Hoa Phat Group’s profit in the third quarter of 2018 is estimated at VND2.25 trillion (US$96.73 million), up 5% year-on-year.
In 2017, Hoa Phat Group’s revenue reached VND46.8 trillion (US$2 billion) and its after-tax profit VND8 trillion (US$351.2 million), up 38% and 21% year-on-year, respectively.
Nghi Son refinery to contribute over 342 million USD to State budget
The Nghi Son refinery plant in the Nghi Son Economic Zone of the central province of Thanh Hoa, is expected to contribute about 8 trillion VND (342.6 million USD) to the State budget in 2018.
After six months of operation, the plant produced 12 types of products, meeting the technical standards for domestic consumption and export.
The products of Nghi Son Refinery have been supplied to the market, including RON 92, RON 95, jet fuel, benzene, polypropylene, diesel, sulfur, and others.
Earnings from the plant’s exports reached 204 million USD in the period.
Nguyen Van Thi, head of the management board of Nghi Son Economic Zone and Thanh Hoa industrial parks, said the plant will be officially put into commercial operation with a designed capacity of 10 million tonnes of crude oil/year (or 200 barrels of crude oil/day) from November 15.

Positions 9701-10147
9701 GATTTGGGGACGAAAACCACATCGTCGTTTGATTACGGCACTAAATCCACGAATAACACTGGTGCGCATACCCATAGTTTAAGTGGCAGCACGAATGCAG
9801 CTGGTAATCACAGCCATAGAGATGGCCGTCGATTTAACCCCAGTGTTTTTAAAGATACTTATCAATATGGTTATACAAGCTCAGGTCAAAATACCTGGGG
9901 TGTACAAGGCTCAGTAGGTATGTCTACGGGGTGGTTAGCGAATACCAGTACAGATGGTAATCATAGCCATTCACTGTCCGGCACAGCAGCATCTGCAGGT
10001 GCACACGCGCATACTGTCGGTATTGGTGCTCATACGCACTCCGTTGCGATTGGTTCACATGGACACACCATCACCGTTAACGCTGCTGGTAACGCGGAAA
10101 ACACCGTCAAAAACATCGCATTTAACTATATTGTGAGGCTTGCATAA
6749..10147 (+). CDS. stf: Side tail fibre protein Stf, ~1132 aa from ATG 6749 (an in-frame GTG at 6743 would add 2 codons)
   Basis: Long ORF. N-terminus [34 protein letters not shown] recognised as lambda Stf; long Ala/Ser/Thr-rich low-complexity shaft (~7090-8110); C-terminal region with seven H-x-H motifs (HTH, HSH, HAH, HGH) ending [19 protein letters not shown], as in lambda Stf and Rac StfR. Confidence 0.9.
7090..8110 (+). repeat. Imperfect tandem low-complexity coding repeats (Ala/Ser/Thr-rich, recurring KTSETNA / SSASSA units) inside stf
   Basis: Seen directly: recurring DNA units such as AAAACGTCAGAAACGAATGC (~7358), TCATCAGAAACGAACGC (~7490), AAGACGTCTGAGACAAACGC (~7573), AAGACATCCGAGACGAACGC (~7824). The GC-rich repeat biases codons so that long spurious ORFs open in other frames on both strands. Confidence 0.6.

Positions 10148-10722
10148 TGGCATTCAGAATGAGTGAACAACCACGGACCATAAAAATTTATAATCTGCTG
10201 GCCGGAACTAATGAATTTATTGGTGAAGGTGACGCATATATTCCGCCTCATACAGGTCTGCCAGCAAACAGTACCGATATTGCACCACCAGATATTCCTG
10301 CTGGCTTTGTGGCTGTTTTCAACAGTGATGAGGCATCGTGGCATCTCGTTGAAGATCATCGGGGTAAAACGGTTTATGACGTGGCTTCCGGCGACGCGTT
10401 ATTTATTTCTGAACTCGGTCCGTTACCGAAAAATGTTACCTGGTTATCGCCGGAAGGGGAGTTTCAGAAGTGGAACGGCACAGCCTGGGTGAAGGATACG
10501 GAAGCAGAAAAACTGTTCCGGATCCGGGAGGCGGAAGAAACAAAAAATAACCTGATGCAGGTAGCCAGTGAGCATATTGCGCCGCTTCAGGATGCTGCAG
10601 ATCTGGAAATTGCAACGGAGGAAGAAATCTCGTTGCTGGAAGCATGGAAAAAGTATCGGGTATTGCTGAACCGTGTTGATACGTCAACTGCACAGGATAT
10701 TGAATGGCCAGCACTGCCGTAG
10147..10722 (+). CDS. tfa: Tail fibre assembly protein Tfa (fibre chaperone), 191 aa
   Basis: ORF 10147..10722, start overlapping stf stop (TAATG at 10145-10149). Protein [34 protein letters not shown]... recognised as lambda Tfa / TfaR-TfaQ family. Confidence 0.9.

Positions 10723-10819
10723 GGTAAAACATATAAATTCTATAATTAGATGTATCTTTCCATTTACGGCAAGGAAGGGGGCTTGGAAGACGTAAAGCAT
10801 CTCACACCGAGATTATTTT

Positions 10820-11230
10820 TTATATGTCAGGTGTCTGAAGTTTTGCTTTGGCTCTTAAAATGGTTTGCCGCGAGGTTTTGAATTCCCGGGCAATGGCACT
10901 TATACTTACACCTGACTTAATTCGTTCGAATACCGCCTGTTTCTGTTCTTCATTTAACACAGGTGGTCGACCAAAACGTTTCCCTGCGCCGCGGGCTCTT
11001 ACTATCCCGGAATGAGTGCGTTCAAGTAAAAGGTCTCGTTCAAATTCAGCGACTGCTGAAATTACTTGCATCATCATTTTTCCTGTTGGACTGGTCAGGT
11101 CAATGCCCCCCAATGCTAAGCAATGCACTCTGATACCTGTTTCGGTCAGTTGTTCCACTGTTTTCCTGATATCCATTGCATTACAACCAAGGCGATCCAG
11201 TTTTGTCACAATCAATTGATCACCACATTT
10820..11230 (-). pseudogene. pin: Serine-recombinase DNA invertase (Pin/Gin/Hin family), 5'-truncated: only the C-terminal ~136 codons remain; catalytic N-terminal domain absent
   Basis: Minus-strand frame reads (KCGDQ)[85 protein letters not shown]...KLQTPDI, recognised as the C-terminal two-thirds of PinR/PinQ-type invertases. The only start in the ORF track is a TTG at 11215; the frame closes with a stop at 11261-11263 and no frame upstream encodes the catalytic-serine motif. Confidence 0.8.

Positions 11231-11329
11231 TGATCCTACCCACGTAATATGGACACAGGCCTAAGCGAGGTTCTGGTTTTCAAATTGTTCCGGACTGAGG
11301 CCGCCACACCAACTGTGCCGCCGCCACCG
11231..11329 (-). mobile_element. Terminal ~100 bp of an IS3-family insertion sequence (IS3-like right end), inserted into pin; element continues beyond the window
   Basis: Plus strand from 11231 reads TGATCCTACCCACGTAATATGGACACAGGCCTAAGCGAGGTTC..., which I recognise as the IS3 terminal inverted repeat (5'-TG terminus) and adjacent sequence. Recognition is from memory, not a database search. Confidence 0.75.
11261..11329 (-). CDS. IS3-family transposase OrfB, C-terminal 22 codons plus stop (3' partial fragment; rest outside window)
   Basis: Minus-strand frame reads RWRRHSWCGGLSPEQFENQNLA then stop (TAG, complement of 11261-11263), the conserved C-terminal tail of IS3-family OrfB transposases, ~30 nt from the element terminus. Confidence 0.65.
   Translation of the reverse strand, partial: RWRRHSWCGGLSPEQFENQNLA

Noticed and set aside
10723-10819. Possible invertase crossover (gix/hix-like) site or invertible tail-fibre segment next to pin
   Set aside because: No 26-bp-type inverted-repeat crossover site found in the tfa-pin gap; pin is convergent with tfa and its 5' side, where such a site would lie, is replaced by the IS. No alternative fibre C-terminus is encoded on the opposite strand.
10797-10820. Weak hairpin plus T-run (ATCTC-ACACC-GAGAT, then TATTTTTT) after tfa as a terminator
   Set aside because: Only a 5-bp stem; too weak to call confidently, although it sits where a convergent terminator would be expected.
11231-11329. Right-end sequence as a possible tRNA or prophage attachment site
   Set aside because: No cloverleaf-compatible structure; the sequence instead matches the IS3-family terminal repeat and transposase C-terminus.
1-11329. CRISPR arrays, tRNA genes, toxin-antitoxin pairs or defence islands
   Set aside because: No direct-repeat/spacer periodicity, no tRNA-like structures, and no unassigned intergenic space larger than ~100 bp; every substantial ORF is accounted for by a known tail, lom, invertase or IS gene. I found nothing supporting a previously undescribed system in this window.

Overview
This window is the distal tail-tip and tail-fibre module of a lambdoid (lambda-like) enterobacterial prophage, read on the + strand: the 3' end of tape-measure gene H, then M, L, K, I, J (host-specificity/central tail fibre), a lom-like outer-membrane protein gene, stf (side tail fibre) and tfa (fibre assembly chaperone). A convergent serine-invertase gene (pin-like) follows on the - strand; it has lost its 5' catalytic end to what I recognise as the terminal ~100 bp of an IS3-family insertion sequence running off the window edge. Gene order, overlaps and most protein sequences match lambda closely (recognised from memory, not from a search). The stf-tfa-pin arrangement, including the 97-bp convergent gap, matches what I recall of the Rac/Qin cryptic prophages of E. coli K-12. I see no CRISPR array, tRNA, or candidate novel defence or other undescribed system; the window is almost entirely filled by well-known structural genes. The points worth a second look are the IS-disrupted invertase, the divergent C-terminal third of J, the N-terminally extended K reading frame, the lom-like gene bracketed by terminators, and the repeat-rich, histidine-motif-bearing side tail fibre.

The plant’s products are expected to meet 40 percent of domestic demand, contributing to ensuring national energy security, creating incentives for attracting investment to the industry and service, especially supporting industry for the oil refinery sector.
The Nghi Son project has a total investment capital of over 9 billion USD. It is invested by a consortium of Kuwait International Petrochemical Company (KPC, 35.1 percent), and the Japanese firms Idemitsui Kosan (IKC, 35.1 percent) and Mitsui Chemicals (MCI, 4.7 percent). The rest is contributed by the state-run Vietnam Oil and Gas Group (PetroVietnam).
In the coming time, the KPC will invest over 5 billion USD to extend the project and build a crude stockpile as well as other important projects in Thanh Hoa.
Agriculture sector targets 3 pct annual growth by 2020
Vietnam’s agriculture sector is aiming for annual growth of a minimum 3 percent, with labour productivity improving 3.5 percent a year by 2020, said Deputy Minister of Agriculture and Rural Development Ha Cong Tuan.
The ministry has also set a goal of having 15,000 effective agriculture cooperatives, increasing the rural population’s income by 1.8 times compared to 2015 and half of communes meeting ‘new rural’ criteria, Tuan said during a conference reviewing the agriculture restructuring plan held in Hanoi late last week.
To achieve these results, the agriculture sector would need to review and build three product lines: the national key product group, the provincial key product and products under the model “one commune, one product,” said Tuan.
Speaking at the conference, Deputy Prime Minister Trinh Dinh Dung called for efforts to restructure and build a modern, smart agriculture sector that is globally competitive.
The sector must also enhance its climate resilience and take into account sustainable development, Dung said.
“Economic restructuring, especially in the agriculture sector, is a constant struggle and a long-term duty. We must conduct further assessment to make plans based on each locality’s advantages, with consideration towards market demands, in order to produce large and high-quality output,” the Deputy PM said.